We’ve done it—with stubbornness and perseverance, we’ve done it! Okay, who’m I kidding—it had more to do with timing and luck, but we’ve reached a short-term goal just the same. We are now three full chapters ahead to send to the critique group.
Whew, after all that hard work, time for a break right? Sort of. We took a bit of a holiday Saturday and drove for an hour to hear author Julia Durango speak on plotting. But the best part of the day? Spending drive time talking shop with my writing partner—no niggling thoughts of dirty laundry, a lawn full of leaves, or litter boxes. Just enjoying like-minded conversation.
The topic that dominated most of our chatter centered around characterization. Larry watched a program about the most memorable TV characters, and he wanted to know who mine were from sitcoms…immediately I thought of Carla and Cliff Claven from Cheers; Klinger from MASH; Larry, Darrel and Darrel from Newhart; and Les Nessman from WKRP in Cincinnati. (Interesting how mine were all from the 80s…did I stop watching comedy in my 20s?)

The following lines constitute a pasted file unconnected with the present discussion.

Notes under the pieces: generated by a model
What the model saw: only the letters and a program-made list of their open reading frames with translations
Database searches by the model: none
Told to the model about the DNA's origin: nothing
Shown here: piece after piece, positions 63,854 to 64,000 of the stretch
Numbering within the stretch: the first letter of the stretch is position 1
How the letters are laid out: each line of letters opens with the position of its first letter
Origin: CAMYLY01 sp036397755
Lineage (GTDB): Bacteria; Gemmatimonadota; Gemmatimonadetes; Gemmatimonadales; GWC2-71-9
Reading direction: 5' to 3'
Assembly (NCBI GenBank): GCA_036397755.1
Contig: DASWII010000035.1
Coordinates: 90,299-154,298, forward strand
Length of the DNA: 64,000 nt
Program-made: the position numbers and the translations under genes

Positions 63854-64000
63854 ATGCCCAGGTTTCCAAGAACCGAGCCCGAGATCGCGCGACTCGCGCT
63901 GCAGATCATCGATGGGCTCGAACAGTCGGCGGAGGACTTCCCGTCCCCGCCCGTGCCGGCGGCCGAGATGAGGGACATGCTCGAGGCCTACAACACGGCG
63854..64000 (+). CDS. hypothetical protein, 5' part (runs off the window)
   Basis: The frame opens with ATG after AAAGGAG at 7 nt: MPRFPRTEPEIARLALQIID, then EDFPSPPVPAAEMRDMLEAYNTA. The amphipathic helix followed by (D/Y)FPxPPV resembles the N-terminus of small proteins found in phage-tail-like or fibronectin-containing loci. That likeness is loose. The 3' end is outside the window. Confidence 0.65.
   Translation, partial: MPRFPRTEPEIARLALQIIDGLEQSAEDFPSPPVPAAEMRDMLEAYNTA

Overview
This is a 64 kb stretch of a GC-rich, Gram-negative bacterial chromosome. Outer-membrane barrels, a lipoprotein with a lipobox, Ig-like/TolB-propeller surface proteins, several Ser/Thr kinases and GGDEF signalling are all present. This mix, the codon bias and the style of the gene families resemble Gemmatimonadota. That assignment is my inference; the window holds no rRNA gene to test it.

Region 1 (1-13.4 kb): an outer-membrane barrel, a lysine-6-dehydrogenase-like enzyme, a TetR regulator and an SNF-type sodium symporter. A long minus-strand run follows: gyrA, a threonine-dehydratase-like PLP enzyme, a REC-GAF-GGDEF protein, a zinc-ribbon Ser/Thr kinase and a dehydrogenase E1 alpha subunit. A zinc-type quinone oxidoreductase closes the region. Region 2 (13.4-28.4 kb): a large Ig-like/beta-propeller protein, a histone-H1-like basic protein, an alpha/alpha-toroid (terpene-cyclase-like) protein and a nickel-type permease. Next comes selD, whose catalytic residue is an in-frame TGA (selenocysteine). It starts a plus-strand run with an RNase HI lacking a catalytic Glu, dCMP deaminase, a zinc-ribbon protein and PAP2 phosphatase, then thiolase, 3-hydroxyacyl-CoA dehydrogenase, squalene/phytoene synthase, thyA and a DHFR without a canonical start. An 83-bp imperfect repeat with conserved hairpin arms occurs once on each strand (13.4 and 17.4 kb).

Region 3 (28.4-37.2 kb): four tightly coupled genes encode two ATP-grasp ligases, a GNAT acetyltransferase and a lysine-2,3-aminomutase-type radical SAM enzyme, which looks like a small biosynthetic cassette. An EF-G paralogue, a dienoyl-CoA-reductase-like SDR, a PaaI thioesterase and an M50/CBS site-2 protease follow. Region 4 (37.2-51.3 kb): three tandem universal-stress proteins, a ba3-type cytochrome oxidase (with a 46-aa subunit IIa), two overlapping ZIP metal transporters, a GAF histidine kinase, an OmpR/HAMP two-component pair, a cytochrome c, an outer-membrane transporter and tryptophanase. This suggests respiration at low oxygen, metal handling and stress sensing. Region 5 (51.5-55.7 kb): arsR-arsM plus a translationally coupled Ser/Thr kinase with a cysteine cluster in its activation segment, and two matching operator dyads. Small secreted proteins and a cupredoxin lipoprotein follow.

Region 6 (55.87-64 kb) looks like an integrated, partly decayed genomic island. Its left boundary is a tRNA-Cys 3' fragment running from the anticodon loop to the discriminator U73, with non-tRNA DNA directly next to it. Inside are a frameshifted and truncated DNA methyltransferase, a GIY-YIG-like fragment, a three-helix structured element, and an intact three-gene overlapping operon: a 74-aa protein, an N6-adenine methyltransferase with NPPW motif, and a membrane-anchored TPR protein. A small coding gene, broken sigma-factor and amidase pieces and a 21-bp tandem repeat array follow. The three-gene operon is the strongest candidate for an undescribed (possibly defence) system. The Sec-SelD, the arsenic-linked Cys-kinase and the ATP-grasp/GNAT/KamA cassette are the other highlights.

He agreed with many of mine, and threw in a few from the program and of his own, including Archie Bunker, Kramer from Seinfeld, Frazier, and pretty much any role played by Don Knotts.
We have a common liking for quirky and over-the-top. After all, what is comedy without quirky? We applied what we like about those characters to our own.
Are our characters over-the-top? A few, yes, but they can’t all be quirky—we need comedy foils for balance and contrast. Our main character is quirky, but not the quirkiest. Does that make him boring? I hope not.
Does it matter that our main character is a foil? I’m choosing to think not. He’s developed from a passive whiner to an active protector of his lady love. Although he may not have followed the “Hero’s Journey” as Julia described, his character has changed for the better, he’s learning something, and he’s good for a laugh or two.
After all, that is what we’re going for, right? The laughs.